These programs are part of the United Way’s Five Year Strategic Vision.
“By 2026, our goal is to help 1,800 families scale out of poverty, specifically focused on Black families. So our goal is to increase the annual income of a family to above the survival income, which is a threshold of $45,000,” Respeto said.
“We have a second goal, which is our school readiness goal, which is that by 2026 we would increase the number of economically disadvantaged kindergarteners who pass literacy benchmarks by 10%,” Respeto said.
Respeto said the United Way has noticed patterns of inequity in the community.
“The people that are low income, that are disproportionately Black and brown families in our community, were the first ones to be impacted economically by the impacts of COVID,” Respeto said. “And so, if we look at the demographics — for example, by and large, 47% of individuals that have received funding are African American. In Charlottesville specifically, it’s 68%. Those numbers tell you pretty clearly who’s been impacted.”
Respeto said the United Way does not provide funds, but rather disperses funds that have been allocated through grants, the City Council, the Board of Supervisors and city and county staff.
“We don’t make decisions about what funding will be provided to the Pathways Program,” Respeto said. “United Way itself doesn’t get involved in any of that. Our task is simply dispersing funds to the families that have been approved.”
The City Council allocated $150,000 from CARES Act funds to the program following a presentation from Respeto about the program. Mayor Nikuyah Walker encouraged providing additional funding to the program after she learned how many people needed assistance and how low the funds were.
Respeto said that due to the immense need from residents, the United Way already has dispersed the majority of the funds it received through the City Council from the additional CARES Act allocation, so the organization is hoping to receive additional support from American Rescue Plan funds that the city will receive.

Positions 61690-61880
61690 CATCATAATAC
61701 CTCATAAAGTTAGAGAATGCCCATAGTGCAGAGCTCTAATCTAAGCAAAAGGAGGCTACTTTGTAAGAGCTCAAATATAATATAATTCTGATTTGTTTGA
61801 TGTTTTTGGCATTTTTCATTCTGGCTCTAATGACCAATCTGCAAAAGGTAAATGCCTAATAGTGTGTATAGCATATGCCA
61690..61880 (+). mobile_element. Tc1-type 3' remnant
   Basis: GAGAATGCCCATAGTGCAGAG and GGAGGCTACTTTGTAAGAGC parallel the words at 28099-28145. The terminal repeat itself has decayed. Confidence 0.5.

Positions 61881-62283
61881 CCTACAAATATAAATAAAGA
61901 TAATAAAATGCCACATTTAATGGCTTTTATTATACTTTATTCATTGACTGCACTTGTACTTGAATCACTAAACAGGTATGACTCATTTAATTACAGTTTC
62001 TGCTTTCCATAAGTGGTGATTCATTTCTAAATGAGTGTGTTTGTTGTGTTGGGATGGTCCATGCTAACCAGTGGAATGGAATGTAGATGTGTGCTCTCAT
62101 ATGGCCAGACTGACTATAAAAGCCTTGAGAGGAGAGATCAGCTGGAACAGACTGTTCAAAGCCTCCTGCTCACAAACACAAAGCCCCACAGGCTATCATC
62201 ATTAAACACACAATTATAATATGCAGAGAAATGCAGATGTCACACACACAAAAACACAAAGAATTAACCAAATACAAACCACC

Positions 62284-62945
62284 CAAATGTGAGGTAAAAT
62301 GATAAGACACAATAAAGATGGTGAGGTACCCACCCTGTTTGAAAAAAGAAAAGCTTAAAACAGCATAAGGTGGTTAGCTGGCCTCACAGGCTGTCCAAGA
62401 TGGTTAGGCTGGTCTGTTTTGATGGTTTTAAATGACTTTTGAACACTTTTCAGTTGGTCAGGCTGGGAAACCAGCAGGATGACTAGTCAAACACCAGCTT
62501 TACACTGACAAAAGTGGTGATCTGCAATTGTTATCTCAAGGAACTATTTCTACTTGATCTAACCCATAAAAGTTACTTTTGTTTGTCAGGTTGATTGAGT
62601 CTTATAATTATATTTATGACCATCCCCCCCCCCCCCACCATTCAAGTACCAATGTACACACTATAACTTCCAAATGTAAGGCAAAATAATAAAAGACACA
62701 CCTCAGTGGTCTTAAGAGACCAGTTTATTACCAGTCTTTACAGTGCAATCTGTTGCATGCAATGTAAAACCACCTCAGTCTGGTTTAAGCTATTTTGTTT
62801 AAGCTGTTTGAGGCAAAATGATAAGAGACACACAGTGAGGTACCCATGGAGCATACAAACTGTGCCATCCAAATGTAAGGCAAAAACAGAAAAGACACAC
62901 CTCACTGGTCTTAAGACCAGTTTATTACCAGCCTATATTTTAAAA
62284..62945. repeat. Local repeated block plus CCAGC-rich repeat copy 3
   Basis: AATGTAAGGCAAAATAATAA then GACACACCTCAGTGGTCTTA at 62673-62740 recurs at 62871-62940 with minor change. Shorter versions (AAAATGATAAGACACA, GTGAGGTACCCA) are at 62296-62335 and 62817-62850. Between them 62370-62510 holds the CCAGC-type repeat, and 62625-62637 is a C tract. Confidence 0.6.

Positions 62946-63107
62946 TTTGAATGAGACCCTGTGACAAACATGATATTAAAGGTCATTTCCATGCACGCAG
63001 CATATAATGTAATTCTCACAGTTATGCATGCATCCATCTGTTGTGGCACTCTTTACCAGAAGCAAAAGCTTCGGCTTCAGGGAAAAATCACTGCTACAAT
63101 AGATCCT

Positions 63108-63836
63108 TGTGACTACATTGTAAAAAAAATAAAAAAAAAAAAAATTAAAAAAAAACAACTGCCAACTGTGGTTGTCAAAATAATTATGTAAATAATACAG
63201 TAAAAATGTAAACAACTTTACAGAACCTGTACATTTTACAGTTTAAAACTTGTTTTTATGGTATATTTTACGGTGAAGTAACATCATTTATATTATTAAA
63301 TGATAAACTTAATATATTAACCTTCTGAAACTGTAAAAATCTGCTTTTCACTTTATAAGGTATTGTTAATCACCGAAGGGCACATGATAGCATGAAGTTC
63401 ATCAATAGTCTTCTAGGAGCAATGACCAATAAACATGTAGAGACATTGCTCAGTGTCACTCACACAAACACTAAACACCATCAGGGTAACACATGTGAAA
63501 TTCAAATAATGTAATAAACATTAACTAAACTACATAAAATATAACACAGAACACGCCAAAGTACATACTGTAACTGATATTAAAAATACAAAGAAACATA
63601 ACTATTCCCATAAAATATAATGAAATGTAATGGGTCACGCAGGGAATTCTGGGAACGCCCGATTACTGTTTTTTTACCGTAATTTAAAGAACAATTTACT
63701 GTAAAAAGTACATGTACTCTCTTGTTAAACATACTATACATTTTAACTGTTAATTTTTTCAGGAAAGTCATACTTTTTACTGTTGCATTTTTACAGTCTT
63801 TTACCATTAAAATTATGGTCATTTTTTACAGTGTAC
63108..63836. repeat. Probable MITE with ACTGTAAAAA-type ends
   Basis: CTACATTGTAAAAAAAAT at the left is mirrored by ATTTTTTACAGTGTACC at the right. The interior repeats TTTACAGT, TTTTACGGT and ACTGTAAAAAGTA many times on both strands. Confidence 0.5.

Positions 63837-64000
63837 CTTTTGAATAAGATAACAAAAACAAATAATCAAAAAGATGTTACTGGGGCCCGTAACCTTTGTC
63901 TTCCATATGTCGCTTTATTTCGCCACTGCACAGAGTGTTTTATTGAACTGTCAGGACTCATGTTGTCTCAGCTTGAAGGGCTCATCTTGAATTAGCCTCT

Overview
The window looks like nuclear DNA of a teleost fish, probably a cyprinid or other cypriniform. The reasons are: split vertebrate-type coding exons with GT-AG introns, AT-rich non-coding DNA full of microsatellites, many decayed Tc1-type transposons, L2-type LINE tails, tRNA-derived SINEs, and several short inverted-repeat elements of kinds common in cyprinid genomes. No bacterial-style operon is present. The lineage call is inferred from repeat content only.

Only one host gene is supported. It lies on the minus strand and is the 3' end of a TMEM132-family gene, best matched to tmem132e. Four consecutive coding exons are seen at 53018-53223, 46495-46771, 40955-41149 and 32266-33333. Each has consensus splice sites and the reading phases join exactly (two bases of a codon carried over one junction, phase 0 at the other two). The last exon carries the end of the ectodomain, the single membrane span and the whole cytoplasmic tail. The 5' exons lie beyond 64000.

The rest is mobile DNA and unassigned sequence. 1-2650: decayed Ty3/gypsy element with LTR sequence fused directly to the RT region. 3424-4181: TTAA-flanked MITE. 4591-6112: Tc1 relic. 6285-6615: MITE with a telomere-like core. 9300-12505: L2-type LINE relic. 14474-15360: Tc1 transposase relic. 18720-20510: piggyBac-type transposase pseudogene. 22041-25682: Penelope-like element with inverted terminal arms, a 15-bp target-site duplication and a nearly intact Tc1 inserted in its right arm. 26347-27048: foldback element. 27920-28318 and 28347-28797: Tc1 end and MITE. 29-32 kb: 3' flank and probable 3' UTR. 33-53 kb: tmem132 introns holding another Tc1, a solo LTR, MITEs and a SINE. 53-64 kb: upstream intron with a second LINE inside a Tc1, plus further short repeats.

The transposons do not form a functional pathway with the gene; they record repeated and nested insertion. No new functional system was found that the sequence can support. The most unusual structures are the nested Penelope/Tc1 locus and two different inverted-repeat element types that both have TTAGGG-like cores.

“Any family that’s eligible, we serve. But it’s going to be funding-contingent. We’ve just about spent all of the money from the CARES Act funding and so it will be contingent on whether there’s new allocations of funding,” Respeto said.
Because most of the funds have been dispersed, Respeto said the United Way is primarily using the remaining money to provide rent and utility payment assistance, considering that the top priority.
According to the National League of Cities, Charlottesville is slated to receive approximately $19.6 million in American Rescue Plan funds. City Manager Chip Boyles said the city is expected to receive half of the funds this month and the other half in May 2022.
The city has not received the American Rescue Plan funds yet and has not announced a full plan for using the anticipated funds, but councilors and city staff have discussed directing some of the money to the Pathways Program but have not named an exact amount. The council also has proposed allocating at least $117,000 of the funds to provide legal counsel to tenants in eviction proceedings through the Legal Aid Justice Center.
Families who have been financially impacted by the COVID-19 pandemic and are seeking assistance can call the Pathways Program hotline at (434) 326-0950 from 9 a.m. to 6 p.m. Monday through Friday. A Spanish-speaking hotline is available at (434) 373-0930 from 9 a.m. to 5:30 p.m. Monday through Friday.